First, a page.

Work is coming to a close on my latest project. It could be described as historical fiction, as the events take place in the years following the American Civil War and I have taken careful strides to ensure that much of the story is period accurate. In anticipation of what is to come, I am giving a sneak peak at the prologue of the piece, which sets the tone of the narrative to follow. I talked a little bit about why I think a prologue is an important factor in some writings and I still believe that to be true.
Expect more updates regarding the project as the release draws near.
At 4:30 in the morning on April 12th 1961, General P.G.T. Beauregard of the newly formed Confederate States of America began a heavy bombardment of Fort Sumter in Charleston Harbor effectively kicking off what would become known as the American Civil War. The conflict would last four years and claim over 600,000 lives.
The men who fought in this war did so for a variety of reasons. Some felt it was their duty. Others found themselves conscripted into service. Some, when asked, could give no intelligible reply. They simply went. The why was lost in the what and in the end it mattered very little anyhow. All that mattered was that it was violent. It was hell and horror. It was war.
July 4th, 1963 – Vicksburg, Mississippi
Any soldier in their right mind hates a siege. A charge is risky, a melee is frightening but a siege is an anxious pit of despair that swallows the resolve of even the fiercest, battle-hardened veteran. Ten days in and a siege becomes unbearable. Rawlins had begun his siege of Vicksburg on the 25th and since that day the bombardment had fallen down on the town like the wrath of Zeus thrown from Mount Olympus. Shock and awe, fire and smoke.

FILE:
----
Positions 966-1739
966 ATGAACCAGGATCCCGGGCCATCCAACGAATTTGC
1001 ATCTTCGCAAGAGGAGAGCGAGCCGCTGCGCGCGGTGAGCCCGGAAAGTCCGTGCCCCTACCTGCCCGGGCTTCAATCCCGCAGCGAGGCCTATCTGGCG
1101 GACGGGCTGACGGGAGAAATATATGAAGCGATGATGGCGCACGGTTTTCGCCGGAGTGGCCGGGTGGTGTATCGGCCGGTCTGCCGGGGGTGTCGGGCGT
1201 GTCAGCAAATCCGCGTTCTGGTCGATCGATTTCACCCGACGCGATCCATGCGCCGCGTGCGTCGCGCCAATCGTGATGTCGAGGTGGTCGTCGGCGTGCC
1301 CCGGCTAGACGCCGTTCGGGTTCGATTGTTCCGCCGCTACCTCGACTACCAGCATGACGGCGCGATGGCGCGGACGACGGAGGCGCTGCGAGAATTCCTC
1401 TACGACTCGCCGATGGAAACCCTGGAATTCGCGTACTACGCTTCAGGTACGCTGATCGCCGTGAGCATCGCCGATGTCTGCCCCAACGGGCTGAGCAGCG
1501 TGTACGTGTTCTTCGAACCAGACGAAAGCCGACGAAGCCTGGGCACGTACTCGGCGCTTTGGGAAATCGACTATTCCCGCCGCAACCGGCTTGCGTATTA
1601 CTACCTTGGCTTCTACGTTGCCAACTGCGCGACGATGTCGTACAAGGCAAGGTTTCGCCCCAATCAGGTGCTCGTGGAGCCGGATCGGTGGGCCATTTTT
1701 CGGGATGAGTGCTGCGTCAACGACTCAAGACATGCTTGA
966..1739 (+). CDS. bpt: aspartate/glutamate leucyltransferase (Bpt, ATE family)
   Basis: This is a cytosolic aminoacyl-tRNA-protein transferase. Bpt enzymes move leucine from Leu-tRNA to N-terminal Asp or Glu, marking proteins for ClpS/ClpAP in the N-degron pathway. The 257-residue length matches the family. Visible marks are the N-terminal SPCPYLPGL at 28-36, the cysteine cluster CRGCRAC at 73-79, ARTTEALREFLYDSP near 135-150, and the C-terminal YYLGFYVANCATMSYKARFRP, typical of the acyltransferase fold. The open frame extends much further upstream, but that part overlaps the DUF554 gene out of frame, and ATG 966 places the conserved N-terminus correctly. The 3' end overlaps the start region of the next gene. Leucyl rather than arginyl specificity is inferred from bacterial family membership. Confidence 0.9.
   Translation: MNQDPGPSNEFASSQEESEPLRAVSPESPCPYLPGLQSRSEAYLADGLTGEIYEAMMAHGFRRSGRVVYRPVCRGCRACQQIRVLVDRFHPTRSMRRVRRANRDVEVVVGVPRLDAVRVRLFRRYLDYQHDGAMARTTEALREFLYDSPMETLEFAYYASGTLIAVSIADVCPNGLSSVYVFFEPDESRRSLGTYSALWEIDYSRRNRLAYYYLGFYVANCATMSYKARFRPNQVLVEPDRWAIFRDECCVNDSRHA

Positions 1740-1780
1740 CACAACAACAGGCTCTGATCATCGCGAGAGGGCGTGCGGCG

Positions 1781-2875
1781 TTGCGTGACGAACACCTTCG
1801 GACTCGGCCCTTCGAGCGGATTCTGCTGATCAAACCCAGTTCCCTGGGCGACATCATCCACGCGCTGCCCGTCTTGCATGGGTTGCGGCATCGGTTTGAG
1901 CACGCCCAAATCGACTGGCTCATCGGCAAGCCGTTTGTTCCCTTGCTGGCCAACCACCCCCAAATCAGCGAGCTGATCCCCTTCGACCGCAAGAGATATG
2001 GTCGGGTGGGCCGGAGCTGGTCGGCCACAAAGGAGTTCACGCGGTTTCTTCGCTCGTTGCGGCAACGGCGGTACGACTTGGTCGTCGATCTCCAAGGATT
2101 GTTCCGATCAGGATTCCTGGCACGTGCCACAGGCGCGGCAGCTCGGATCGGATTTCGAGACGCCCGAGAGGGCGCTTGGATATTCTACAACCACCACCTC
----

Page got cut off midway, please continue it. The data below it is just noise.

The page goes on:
Lt. Gen. John C. Pemberton had resigned himself to the siege, hoping that Confederate agents in the area could harry the Union troops on the Louisiana side of the Mississippi river and force the attackers away from the city. But word had come down that the relief efforts had been unsuccessful and the barrage of fiery death from the attackers was unlikely to cease.
The soldiers inside the city perimeter did what they could to ensure their survival. But by the end of June most had fallen to sickness. Laid low by scurvy, malnutrition or dysentery. The lack of food became an issue and as the siege wore on folks started to talk about how they didn’t see quite so many rats running around anymore. Same could be said for dogs.
On July 4th, 1963, realizing that they could no longer forestall the inevitable, Pemberton signed a conditional surrender to Ulysses S. Grant beside an old oak tree allowing for the parole of the 30,000 Confederate troops inside the city.
“This war ain’t gonna last much longer,” a corporal was overheard saying. “We can keep fightin’ all we like but it’s all gonna shake out the same.”
That was true enough. Fighting would rage on for another year still, but Vicksburg was the beginning of the end for the southern cause. It was the end of the war entirely for many of the men in Vicksburg that day. While a good number would return to the Confederate army and exchanged for Union soldiers in Mobile Harbor, Alabama on August 4th of that same year, many simply threw down their arms and began the long journey back to their home, hoping to find some remnant of their former life there. Something to believe in after the end of a long and violent campaign.
The full novel, as yet untitled, should be available this fall.